verb (used without object), melt·ed, melt·ed or mol·ten, melt·ing.
verb (used with object), melt·ed, melt·ed or mol·ten, melt·ing.
Origin of melt1
Synonyms for melt
verb melts, melting, melted, melted or molten (ˈməʊltən)
Word Origin for melt
Old English meltan "become liquid, consume by fire, burn up" (class III strong verb; past tense mealt, past participle molten), from Proto-Germanic *meltanan; fused with Old English gemæltan (Anglian), gemyltan (West Saxon) "make liquid," from Proto-Germanic *gamaltijanan (cf. Old Norse melta "to digest"), both from PIE *meldh-, (cf. Sanskrit mrduh "soft, mild," Greek meldein "to melt, make liquid," Latin mollis "soft, mild"), from root *mel- "soft," with derivatives referring to soft or softened (especially ground) materials (see mild). Figurative use by c.1200. Related: Melted; melting.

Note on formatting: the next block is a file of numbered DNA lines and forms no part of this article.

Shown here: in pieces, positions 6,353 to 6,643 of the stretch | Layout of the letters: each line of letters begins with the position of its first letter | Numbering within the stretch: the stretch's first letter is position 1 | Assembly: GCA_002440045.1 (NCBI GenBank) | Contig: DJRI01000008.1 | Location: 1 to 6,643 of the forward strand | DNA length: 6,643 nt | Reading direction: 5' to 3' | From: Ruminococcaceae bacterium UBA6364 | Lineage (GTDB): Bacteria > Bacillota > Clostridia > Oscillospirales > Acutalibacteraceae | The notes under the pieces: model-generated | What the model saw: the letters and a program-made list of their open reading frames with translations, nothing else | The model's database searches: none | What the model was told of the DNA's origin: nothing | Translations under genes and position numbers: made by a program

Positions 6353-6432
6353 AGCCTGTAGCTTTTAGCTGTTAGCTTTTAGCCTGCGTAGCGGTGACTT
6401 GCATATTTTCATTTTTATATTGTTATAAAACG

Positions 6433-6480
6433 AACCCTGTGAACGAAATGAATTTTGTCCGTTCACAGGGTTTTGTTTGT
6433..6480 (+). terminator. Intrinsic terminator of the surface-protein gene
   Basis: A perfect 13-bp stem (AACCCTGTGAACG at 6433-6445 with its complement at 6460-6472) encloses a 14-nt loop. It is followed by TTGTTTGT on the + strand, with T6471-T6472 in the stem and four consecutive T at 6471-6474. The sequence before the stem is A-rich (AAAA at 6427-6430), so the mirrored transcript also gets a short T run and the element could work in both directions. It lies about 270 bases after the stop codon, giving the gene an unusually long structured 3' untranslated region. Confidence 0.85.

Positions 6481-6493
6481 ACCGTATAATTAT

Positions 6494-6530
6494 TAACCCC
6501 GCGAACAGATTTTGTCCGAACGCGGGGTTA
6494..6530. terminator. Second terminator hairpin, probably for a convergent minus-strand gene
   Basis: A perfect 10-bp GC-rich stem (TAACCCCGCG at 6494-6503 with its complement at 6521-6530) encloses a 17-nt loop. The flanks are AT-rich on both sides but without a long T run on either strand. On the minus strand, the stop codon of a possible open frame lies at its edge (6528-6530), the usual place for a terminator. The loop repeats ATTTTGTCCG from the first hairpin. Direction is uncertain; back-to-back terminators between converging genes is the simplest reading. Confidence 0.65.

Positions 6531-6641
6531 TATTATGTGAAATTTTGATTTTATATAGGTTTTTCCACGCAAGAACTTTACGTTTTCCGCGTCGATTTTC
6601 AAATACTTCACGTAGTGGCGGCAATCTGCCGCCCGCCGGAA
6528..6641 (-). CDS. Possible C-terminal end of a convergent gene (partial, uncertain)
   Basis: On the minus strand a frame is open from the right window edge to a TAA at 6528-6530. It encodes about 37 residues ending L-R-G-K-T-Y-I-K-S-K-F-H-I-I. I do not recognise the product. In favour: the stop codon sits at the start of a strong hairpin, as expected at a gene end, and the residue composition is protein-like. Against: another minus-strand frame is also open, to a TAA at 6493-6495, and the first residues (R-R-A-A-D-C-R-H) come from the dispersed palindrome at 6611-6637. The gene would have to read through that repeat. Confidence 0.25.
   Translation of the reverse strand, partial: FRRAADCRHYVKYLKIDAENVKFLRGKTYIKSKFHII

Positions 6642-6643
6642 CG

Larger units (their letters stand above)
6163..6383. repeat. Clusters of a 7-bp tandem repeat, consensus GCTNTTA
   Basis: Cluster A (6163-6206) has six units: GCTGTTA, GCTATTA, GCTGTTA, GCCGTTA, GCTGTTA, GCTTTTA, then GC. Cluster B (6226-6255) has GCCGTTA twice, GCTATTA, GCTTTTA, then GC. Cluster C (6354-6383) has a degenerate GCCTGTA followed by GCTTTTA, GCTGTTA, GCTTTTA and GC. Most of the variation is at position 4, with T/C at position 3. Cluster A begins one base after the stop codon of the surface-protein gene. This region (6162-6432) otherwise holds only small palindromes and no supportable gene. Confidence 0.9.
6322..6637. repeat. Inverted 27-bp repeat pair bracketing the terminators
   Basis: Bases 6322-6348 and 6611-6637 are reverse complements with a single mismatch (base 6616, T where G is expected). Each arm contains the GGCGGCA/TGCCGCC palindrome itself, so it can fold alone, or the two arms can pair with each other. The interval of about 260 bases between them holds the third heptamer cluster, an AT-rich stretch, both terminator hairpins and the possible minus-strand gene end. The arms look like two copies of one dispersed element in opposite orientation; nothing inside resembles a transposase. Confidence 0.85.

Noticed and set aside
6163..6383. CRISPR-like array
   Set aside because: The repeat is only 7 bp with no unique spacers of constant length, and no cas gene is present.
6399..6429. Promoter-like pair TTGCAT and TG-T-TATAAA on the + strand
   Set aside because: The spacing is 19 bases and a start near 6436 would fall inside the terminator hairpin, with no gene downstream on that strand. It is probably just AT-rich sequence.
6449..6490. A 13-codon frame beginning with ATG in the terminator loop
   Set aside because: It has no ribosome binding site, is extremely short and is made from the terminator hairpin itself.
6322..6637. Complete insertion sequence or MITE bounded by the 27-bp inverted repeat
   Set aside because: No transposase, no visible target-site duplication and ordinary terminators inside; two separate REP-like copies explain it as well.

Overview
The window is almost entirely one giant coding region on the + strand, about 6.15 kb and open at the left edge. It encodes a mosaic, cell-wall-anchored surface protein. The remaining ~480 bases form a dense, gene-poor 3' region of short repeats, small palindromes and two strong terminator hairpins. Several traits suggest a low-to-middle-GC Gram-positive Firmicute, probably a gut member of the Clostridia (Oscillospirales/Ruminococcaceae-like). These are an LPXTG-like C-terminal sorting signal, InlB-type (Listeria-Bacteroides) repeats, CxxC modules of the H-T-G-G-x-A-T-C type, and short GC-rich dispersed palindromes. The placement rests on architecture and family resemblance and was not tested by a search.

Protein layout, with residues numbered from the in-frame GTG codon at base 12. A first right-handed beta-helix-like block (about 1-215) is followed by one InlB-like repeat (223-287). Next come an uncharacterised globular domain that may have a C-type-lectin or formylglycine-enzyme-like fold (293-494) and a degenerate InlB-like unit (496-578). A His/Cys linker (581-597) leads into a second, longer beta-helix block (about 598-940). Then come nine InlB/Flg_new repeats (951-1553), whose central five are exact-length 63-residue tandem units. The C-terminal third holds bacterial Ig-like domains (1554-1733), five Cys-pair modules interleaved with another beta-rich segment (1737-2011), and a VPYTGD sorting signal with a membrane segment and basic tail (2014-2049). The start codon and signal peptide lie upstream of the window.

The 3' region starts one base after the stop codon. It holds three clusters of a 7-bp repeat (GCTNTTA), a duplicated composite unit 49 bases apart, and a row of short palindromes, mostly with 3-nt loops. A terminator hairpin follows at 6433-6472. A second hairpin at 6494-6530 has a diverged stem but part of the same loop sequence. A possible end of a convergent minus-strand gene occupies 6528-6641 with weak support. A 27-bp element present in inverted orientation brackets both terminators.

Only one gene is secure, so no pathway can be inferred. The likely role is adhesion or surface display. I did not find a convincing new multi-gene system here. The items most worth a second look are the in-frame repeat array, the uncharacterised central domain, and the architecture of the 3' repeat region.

Of food, to melt in (one's) mouth is from 1690s. Melting pot is from 1540s; figurative use from 1855; popularized with reference to America by play "The Melting Pot" by Israel Zangwill (1908).
1854, "molten metal," from melt (v.). In reference to a type of sandwich topped by melted cheese, 1980, American English.
In addition to the idiom beginning with melt
- melt in one's mouth
- butter wouldn't melt